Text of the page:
In our previous blog post we described our experience enabling floating ips through modifications to nova python libraries in an Openstack Cells deployment using nova network. That solution was not robust enough and hence we had a go at installing neutron networking, although there is very little documentation specifically addressing Neutron and Cells. Neutron’s configuration offers better support and integration with the Cells architecture than we expected; unlike nova-network operations such as floating IP association succeed without any modifications to the source code. Here, we present an overview of the neutron networking architecture in Cells as well as main takeaways we learnt from installing it in our (small) Cells deployment.
Generally, communication between Cells is done through multiple message buses where each cell has its own message bus. Neutron, on the other hand, requires a shared message bus between all entities under the control of one neutron-server – which includes the Compute and API Cells. Thus, a new message bus dedicated to Neutron was created on the API Cell and each Compute Cell connects to this bus. We then installed the neutron-server service on the API Cell and the remaining neutron services were split across Compute and Controller nodes in the Compute Cells. Following Neutron’s installation guide, we then decided to use the standard neutron networking services (dhcp agent, l3 agent, metadata agent, openvswitch agent) on the Controller node in each cell for performance reasons; the compute nodes used the standard neutron services (openvswitch agent). The above configuration is illustrated in the figure below. For sure other configurations are possible and this configuration may not be suited to many situations, but it works well for what we are trying to do.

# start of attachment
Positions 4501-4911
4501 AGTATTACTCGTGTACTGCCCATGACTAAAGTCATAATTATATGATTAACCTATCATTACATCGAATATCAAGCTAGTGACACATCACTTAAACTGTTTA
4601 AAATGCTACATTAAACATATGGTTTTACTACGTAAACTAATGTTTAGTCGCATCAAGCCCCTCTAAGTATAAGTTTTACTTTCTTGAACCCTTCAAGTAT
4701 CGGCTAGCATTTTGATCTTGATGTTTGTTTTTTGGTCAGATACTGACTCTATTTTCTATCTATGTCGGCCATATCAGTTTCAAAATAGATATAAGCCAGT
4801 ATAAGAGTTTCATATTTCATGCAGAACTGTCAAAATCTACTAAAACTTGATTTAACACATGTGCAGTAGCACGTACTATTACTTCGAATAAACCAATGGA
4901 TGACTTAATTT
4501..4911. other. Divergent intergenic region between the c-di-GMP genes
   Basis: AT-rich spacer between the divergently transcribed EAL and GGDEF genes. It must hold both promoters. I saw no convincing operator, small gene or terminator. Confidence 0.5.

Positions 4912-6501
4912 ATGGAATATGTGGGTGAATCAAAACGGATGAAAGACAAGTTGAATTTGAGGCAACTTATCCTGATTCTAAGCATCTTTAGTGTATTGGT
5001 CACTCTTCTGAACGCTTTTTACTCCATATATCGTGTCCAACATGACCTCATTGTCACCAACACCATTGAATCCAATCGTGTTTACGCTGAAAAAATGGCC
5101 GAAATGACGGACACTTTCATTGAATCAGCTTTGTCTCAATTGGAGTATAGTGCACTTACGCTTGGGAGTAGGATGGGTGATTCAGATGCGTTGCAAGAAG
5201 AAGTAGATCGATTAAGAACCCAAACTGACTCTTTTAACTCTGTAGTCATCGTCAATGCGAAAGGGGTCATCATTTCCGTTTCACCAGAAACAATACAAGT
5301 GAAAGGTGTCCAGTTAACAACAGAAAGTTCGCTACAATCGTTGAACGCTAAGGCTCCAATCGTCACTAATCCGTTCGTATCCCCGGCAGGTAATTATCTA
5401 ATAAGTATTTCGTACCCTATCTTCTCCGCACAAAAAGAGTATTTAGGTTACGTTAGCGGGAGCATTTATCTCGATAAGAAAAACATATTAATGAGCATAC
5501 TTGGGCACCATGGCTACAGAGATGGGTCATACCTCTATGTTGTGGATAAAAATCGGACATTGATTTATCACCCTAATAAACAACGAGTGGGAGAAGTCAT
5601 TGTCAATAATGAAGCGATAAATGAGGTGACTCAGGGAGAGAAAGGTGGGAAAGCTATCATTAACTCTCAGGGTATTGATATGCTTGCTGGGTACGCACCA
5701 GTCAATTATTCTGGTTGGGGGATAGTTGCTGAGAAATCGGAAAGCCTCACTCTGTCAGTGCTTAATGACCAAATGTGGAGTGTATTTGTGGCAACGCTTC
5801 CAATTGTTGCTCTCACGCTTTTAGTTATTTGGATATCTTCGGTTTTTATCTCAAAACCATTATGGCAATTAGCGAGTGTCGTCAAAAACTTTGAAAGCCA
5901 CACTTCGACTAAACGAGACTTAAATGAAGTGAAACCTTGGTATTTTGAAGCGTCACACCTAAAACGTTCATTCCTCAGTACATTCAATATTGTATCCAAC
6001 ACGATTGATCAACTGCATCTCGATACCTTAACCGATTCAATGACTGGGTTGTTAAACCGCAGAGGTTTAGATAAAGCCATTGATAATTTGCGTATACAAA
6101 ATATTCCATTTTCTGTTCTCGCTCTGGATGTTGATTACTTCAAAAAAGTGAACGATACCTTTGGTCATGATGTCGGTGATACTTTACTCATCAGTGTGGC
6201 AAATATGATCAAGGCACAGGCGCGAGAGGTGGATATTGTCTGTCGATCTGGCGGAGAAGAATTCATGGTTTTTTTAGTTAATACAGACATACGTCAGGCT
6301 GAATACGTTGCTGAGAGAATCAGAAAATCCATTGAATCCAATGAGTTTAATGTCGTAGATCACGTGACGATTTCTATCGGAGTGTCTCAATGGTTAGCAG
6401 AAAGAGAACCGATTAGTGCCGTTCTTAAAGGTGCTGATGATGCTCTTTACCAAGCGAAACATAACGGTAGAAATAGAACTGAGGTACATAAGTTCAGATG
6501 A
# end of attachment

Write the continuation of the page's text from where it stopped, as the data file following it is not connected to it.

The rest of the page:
The installation process was generally in line with the instructions provided in the installation guide; the only change required was to configure the message broker to use the dedicated Neutron message bus on the API Cell instead a of nova cells message bus on each of the Compute Cells.
As described in this blog post neutron port notification needs to be disabled in order to launch a VM successfully; generally, neutron notifies nova when an instance is plugged into the network, but as both services are running on different message buses, nova will never get the notification message and thus the task will never succeed. Adding the following parameters to nova.conf on the Compute nodes avoids this issue as nova will not wait for this notification from neutron.
vif_plugging_is_fatal = false
vif_plugging_timeout = 5
Using this approach, we got Neutron networking running on our experimental Cells deployment. Neutron certainly plays nicer with the cells architecture than nova-network does; networks and floating IPs are created and managed through the API, instead of needing to be inserted manually into the database using nova-manage commands as in our previous setup. Obviously, it is still not bullet-proof and we observed a race condition when launching a new VM; in case an instance is not plugged into the network by the time vif_plugging_timeout expires the VM launch will fail (it’s not critical, as running it again is usually successful).
We are still investigating whether Nova Cells meets the requirements of our pilot deployment, but our experience so far looks promising.